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1800-102-2727Sumit is given a planar body (say, a plate). He is told that the moment of inertia of the plate about the axis perpendicular to its plane is 200 kg cm^{2}. He is asked if he can calculate the moment of inertia of the plate about its diametrical axis. Will Sumit be able to calculate this without touching pen-paper-calculator?
The perpendicular axis theorem is one of the most important theorems that is used for the calculation of moment of inertias of planar bodies. Since, using the integral method is time consuming and cumbersome, the theorem is developed to reduce the effort in calculation of moment of inertia provided the necessary conditions are met.
Table of contents
Statement: For any planar body, the moment of inertia about any of its axes that are perpendicular to the plane is equal to the sum of the moments of inertia about any two mutually perpendicular axes lying on the plane of the body, they intersect the first axis in the plane and are perpendicular to the axis as well.
Let the x and y axes be chosen in the plane of the body and the z-axis be perpendicular to this
plane. The three axes are mutually perpendicular. According to the perpendicular axis theorem :
I_{z }= I_{x }+ I_{y}
This theorem is applicable only for planar objects like circular disc, ring, plane lamina, etc.
${I}_{x}=\sum {x}_{i}^{2}{m}_{i}$
${I}_{y}=\sum {y}_{i}^{2}{m}_{i}$
${I}_{z}=\sum {z}_{i}^{2}{m}_{i}$
However ${r}_{i}^{2}={x}_{i}^{2}+{y}_{i}^{2}$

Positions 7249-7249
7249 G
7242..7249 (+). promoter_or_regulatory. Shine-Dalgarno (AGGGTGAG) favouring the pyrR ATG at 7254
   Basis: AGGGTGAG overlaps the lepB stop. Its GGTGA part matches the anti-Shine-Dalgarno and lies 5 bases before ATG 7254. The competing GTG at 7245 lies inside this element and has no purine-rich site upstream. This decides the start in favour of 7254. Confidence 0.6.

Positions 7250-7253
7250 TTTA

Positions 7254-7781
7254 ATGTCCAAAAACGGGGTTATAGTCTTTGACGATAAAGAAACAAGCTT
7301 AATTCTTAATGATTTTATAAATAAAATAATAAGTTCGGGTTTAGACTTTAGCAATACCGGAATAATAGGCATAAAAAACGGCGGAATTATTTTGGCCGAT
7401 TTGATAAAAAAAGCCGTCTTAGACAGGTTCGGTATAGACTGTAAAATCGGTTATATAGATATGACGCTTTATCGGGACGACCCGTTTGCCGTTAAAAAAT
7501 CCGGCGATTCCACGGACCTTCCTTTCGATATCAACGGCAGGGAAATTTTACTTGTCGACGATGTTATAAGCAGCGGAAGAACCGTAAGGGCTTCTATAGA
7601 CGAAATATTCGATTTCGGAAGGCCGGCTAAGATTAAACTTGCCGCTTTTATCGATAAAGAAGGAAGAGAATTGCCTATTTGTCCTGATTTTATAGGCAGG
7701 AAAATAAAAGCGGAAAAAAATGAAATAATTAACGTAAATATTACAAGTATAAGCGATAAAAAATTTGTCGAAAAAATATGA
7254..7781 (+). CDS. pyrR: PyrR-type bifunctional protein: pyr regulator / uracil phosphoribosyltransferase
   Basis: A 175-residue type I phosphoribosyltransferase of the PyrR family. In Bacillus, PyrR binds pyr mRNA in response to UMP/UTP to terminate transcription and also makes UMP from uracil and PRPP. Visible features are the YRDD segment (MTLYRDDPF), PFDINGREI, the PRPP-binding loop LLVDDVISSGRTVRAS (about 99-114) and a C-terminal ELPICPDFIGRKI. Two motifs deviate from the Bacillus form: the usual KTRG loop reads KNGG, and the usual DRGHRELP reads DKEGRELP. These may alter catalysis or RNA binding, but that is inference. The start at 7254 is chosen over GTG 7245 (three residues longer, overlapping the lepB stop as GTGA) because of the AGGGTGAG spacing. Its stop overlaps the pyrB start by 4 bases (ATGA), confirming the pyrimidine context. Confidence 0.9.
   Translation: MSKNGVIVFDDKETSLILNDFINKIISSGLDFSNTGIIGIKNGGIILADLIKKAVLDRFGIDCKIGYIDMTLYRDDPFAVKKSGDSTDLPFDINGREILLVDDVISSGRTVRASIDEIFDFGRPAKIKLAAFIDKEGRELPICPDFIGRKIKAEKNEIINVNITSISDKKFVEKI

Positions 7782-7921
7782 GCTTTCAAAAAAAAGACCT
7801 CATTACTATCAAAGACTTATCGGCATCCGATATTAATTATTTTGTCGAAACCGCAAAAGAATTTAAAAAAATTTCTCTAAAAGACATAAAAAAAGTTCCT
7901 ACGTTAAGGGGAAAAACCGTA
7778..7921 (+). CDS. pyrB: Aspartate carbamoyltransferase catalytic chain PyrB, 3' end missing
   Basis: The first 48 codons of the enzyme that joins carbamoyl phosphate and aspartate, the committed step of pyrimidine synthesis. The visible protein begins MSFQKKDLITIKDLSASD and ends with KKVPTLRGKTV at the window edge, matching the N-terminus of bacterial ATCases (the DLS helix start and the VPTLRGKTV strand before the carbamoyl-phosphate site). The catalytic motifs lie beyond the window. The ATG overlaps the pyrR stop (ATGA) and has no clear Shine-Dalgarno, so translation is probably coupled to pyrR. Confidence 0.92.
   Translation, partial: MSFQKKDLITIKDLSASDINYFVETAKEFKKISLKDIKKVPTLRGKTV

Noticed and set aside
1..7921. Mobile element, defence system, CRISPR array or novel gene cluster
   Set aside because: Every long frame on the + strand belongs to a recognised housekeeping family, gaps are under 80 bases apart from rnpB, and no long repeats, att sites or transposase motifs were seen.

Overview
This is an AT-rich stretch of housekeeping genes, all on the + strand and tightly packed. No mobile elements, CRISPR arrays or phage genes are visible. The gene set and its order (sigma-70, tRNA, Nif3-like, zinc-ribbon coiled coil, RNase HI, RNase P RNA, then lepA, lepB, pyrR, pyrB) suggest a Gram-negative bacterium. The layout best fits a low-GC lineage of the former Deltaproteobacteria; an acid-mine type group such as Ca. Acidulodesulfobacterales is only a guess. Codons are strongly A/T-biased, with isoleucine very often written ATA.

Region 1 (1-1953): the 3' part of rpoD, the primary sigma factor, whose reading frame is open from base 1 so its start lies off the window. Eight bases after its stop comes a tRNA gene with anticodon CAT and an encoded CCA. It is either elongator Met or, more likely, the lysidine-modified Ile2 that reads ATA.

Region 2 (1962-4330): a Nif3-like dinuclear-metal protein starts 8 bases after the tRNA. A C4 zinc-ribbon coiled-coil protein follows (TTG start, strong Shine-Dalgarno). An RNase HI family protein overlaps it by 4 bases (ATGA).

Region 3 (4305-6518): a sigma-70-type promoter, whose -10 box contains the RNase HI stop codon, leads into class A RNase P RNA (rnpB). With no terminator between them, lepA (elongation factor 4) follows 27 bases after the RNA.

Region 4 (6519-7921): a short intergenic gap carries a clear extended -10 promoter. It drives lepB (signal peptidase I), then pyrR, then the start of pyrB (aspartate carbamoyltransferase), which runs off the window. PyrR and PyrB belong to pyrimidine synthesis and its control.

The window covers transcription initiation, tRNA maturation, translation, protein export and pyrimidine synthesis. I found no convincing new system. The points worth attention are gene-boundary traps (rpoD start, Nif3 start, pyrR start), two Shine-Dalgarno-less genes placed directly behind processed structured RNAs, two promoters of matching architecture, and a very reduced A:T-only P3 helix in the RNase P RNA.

So, ${I}_{z}=\sum ({x}_{i}^{2}+{y}_{i}^{2}){m}_{i}$
$\Rightarrow {I}_{z}=\sum {x}_{i}^{2}{m}_{i}+\sum {y}_{i}^{2}{m}_{i}$
$\Rightarrow {I}_{z}={I}_{x}+{I}_{y}$
Note:
The point of intersection can be any point in the plane of the body, which lies on the body or even outside it.
The three axes need not be at the centre of the body.
Q1. For the given uniform square lamina ABCD of side length l, whose centre is O, identify the correct option.
A) _{}
B) _{}
C) _{}
D) _{}
A. (c)
The moment of inertia about an axis perpendicular to the plane of a square lamina of side l and passing through its centre O,
${I}_{O}=\frac{m{l}^{2}}{6}$
The axis GH and EF are perpendicular, hence by perpendicular axis theorem,
${I}_{o}={I}_{EF}+{I}_{GH}$
I_{EF }= I_{GH} due to symmetry of square plate
As it is a square shaped planar lamina, the diagonal axes BD and AC are also mutually perpendicular to each other and the axis through O is perpendicular to the plane of the plate. Hence by perpendicular axis theorem,
I_{o }= I_{AC }+ I_{BD}
We can say, _{} due to the symmetry of the square plate.
From Eq.
Q2. A uniform rectangular lamina is shown in figure. Find the moment of inertia I_{com} about the z axis which passes through its centre and perpendicular to its plane. Here b = 10 m, l = 20 m and M = 12 kg.
A. For a rectangular lamina, the moment of inertia about an axis passing through its COM and perpendicular to the plane of lamina is given by:
So,
Putting the given values,
Q3. Two uniform identical rods each of mass M and length L are arranged as shown in the figure. Find the moment of inertia of the cross about a bisector in the plane of rods as shown by the dotted line in the figure.
A. Length of the rod =L
Mass of the rod =M
As we know that, I_{Z} of a rod is given as $\frac{M{L}^{2}}{12}$
So, moment of inertia of the two rods shown will be 2I_{Z}, which is $\frac{M{L}^{2}}{6}$